Photographer's Note

I took this photo near my house in Puebla. The church of "Los Milagros" is contruated on the top of the great pyramid.
Cholula was an important city of Pre-Columbian Mesoamerica, dating back to at least the 2nd century BC, with settlement as a village going back at least some thousand years earlier. It was later the second largest city of the Aztec empire.

Cholula was a major center contemporary with Teotihuacan and seems to have avoided, at least partially, that city's fate of violent destruction at the end of the Mesoamerican Classic period. Cholula thus remained a regional center of importance, enough so that, at the time of the fall of the Aztec empire, Aztec princes were still formally anointed by a Cholulan priest in a manner reminiscent, and perhaps even analogous, to the way some Mayan princes appear to have come to Teotihuacan in search of some sort of formalization of their rulership.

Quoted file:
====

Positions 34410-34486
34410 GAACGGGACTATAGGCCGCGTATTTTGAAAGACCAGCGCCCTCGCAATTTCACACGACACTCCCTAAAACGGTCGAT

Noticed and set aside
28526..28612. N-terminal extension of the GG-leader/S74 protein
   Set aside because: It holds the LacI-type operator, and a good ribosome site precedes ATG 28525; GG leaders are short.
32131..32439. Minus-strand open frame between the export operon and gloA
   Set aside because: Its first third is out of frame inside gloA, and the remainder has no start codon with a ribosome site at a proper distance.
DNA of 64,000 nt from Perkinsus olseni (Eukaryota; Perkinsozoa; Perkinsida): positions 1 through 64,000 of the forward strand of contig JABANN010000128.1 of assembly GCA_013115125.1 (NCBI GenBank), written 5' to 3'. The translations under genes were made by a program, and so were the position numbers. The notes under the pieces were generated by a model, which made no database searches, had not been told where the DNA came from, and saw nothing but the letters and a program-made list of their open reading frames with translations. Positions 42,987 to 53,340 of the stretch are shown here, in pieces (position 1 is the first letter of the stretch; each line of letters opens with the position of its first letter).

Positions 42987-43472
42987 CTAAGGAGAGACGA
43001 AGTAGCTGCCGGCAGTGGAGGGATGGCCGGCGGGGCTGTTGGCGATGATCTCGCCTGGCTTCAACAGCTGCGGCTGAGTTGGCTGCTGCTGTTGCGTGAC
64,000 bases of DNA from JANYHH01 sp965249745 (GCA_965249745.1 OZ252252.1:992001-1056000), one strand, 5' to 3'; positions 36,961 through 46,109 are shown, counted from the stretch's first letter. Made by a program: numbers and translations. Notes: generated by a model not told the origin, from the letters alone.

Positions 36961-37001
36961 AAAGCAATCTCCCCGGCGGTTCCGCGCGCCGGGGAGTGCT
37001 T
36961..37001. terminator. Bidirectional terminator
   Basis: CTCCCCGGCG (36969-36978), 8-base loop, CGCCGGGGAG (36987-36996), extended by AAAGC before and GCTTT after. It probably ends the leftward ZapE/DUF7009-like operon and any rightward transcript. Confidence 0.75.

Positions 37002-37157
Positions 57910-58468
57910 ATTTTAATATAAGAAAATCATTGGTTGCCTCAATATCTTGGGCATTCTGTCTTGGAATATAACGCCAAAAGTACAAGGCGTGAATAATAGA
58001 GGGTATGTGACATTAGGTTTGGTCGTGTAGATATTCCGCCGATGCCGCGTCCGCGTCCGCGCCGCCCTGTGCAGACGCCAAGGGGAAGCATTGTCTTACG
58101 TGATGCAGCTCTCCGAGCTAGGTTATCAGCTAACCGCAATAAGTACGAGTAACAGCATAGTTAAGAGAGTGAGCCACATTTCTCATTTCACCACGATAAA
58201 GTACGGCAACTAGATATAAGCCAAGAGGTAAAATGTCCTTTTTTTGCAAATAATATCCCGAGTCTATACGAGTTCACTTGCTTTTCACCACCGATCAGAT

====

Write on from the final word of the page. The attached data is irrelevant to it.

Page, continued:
A few years later Cortés vowed that the city would be rebuilt with a Christian church to replace each of the old pagan temples; less than 50 new churches were actually built, but the Spanish colonial churches are unusually numerous for a city of its size. There is a common saying in Cholula that there is a church for every day of the year, however, it is rumored by locals that the actual number is closer to 280.

During the Spanish Colonial period Cholula was overtaken in importance by the nearby city of Puebla.

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Additional Photos by Jerome ALLAIS (Jeronimo) Gold Star Critiquer/Silver Workshop Editor/Gold Note Writer [C: 231 W: 42 N: 246] (1382)
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